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Westminster law school follows Pokémon Go trend and launches virtual reality game

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Criminal law-themed “immersive learning experience” coming to lecture theatres soon

University of Westminster
University of Westminster

The University of Westminster will be rolling out an award-winning game to its criminal law students in an attempt to solidify their subject knowledge.

Now that gaming seems to be entering every part of modern life — from employers using video games to boost staff productivity through to early reports that Pokémon Go is leading to a fitness revolution  — law schools may be following suit.

The game, REal and Virtual Reality Law (REVRLaw), is the murder problem question of the future. Launching in November, students on both the LLB course and the integrated masters in law will be immersed in a murder case and have to find evidence before they apply what they know and decide if the offence has taken place.

Westminster’s computer science and law schools came together to create REVRLaw with senior lecturers Markos Mentzelopoulos and Dr Daphne Economou — as well as games development student James Parrish — working with senior lecturer and criminal law module leader Dr Paresh Kathrani.

University of Westminster
University of Westminster

Currently in its testing stage, the game has already caught the attention of the immersive Learning Research Network (iLRN), with the research paper behind the game winning the best paper award at their 2016 conference.

Though he says he doesn’t see it as replacing the more traditional curriculum, one of the games developers, Mentzelopoulos, who also sits on the Serious Games @ Westminster research cluster, hopes:

[T]his new proposed platform will bring a new immersive learning experience to the law students.

Speaking to Legal Cheek, a law student studying at the Westminster campus told us that, while she hasn’t yet got her hands on REVRLaw, she thinks the game:

[W]ill help the teaching because students will receive a ‘real life’ view of what will be required of them as a criminal lawyer.

She hopes the game “will aid their memory in the principles of criminal law”– so hopefully addressing the age-old challenge, the law student’s memory game.

Could this be a step away from backbreaking textbooks towards lecture theatres filled with students wearing headsets or will this be a one-off virtual wonder?

9 Comments

Anonymous

I would’ve loved something like this at uni

(2)(2)

Not Amused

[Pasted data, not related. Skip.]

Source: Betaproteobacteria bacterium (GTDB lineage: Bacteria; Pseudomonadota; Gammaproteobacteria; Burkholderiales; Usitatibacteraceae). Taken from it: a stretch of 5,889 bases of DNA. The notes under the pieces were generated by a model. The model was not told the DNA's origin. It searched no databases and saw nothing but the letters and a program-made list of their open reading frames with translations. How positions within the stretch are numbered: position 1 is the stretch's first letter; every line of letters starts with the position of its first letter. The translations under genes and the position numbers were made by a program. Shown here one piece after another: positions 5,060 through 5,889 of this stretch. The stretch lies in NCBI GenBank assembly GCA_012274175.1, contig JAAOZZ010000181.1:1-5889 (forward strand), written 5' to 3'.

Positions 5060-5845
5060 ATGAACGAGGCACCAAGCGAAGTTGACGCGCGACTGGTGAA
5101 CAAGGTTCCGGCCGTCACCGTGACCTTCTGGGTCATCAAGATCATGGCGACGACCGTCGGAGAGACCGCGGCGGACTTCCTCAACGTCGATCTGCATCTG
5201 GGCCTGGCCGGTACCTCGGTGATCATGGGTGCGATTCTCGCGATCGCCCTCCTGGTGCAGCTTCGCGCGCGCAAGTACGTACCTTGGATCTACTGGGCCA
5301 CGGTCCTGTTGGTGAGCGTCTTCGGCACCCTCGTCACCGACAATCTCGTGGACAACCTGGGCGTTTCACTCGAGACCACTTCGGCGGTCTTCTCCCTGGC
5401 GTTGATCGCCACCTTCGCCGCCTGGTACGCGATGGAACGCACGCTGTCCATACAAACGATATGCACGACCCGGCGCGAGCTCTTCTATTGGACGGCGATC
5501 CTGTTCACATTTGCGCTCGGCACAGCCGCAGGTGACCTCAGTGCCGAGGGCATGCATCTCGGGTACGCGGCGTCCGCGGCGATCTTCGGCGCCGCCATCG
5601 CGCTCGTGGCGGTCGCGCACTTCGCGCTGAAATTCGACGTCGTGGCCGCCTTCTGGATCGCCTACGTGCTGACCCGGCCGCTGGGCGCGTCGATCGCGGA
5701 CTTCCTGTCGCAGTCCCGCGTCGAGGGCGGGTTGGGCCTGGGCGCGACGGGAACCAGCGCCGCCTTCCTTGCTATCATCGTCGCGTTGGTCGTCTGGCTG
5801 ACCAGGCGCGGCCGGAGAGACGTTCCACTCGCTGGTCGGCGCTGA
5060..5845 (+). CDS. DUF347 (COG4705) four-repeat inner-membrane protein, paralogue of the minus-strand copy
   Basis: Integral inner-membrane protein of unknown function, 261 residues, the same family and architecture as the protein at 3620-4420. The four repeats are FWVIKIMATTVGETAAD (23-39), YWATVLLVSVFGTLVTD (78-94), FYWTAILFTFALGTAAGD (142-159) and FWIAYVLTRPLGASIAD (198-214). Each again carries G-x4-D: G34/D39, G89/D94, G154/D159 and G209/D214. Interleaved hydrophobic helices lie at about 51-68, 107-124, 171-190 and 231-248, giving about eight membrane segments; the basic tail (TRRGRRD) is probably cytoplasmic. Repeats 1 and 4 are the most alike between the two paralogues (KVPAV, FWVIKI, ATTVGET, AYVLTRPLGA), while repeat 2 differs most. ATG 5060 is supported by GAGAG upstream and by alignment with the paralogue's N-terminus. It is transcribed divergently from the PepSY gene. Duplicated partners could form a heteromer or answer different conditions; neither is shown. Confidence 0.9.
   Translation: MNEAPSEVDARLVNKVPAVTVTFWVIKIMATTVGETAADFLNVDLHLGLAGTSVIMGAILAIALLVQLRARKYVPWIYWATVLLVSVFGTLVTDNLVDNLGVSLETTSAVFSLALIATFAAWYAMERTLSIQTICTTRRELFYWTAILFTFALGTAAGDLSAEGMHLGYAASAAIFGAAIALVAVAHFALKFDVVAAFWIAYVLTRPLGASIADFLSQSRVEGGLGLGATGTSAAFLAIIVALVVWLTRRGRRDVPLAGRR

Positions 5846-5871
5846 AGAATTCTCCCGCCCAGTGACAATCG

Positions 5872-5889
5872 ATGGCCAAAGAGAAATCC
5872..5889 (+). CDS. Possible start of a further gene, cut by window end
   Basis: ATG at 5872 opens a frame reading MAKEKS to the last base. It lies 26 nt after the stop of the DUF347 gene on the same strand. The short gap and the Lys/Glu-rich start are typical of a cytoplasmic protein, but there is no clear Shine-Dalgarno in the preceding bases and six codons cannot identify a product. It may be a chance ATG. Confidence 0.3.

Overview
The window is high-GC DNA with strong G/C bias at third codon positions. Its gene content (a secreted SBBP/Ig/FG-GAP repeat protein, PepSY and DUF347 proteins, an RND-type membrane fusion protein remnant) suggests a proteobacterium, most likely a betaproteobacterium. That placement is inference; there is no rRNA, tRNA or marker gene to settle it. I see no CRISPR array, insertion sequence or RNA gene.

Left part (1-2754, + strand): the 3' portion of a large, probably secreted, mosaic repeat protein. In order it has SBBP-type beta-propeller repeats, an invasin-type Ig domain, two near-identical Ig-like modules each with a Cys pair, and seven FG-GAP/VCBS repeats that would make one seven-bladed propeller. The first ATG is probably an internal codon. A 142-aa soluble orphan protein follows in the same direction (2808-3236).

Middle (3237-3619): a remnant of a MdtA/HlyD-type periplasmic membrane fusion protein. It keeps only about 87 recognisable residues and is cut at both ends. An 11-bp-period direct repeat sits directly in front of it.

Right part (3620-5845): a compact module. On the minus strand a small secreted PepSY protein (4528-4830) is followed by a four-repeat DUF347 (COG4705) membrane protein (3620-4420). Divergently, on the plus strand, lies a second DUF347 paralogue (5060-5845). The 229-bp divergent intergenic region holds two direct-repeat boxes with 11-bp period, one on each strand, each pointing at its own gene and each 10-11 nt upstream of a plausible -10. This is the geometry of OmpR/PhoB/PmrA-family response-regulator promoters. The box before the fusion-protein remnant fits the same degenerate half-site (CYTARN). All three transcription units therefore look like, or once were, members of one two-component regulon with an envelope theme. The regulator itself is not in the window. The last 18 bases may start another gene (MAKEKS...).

“will be immersed in a murder case and have to find evidence before they apply what they know and decide if the offence has taken place.”

So a training tool to help you become a policeman? That’s fine. We need better policemen (although I’d rather focus their training on manners and courtesy) . But don’t try and pretend it is about being a lawyer.

I can see how augmented reality could be used to teach trusts and equity – but I expect it would require a lawyer to code the software.

(5)(1)

Anonymous

Just seriously no.

Playing a computer game to ‘find evidence’ hardly helps with the understanding of legal principles does it?

(5)(1)

Anonymous

Good fun idea. I imagine the whole course won’t be like this.

Ignore the haters, bro.

(2)(3)

Lord Lyle of the Law of Evidence and Forensic Psychiatry

Evidence is not part of legal principles?

LC . Just what is the point of non lawyers being on your cite?

Btw, the “let’s go champ” retard has re-appeared on yesterday’s round up.

If you want your commentators to consist of psychiatric patients, criminals and clinical retards, allow it, but at least change your name to “Legal Retards” or something to reflect the reality of your cite.

(2)(5)

Corbyn. Sympathiser

Let’s go champ!

(6)(3)

Anonymous

Those attending the University of Westminster could just solidify their ‘knowledge’ by going to the toilet for a number 2….

(6)(1)

Anonymous

Not impressed. If it such a great awarded game that has captured the attention of conferences such as iLRN (seriously how many from the Academic profession know about this conference?) why has not been published in IEEE VR conferences or IEEE journals in Education? Very dodgy..

(5)(0)

Anonymous

OMG. What else we will see from Westminster. Now I know why are at the bottom of the rankings.

(4)(1)

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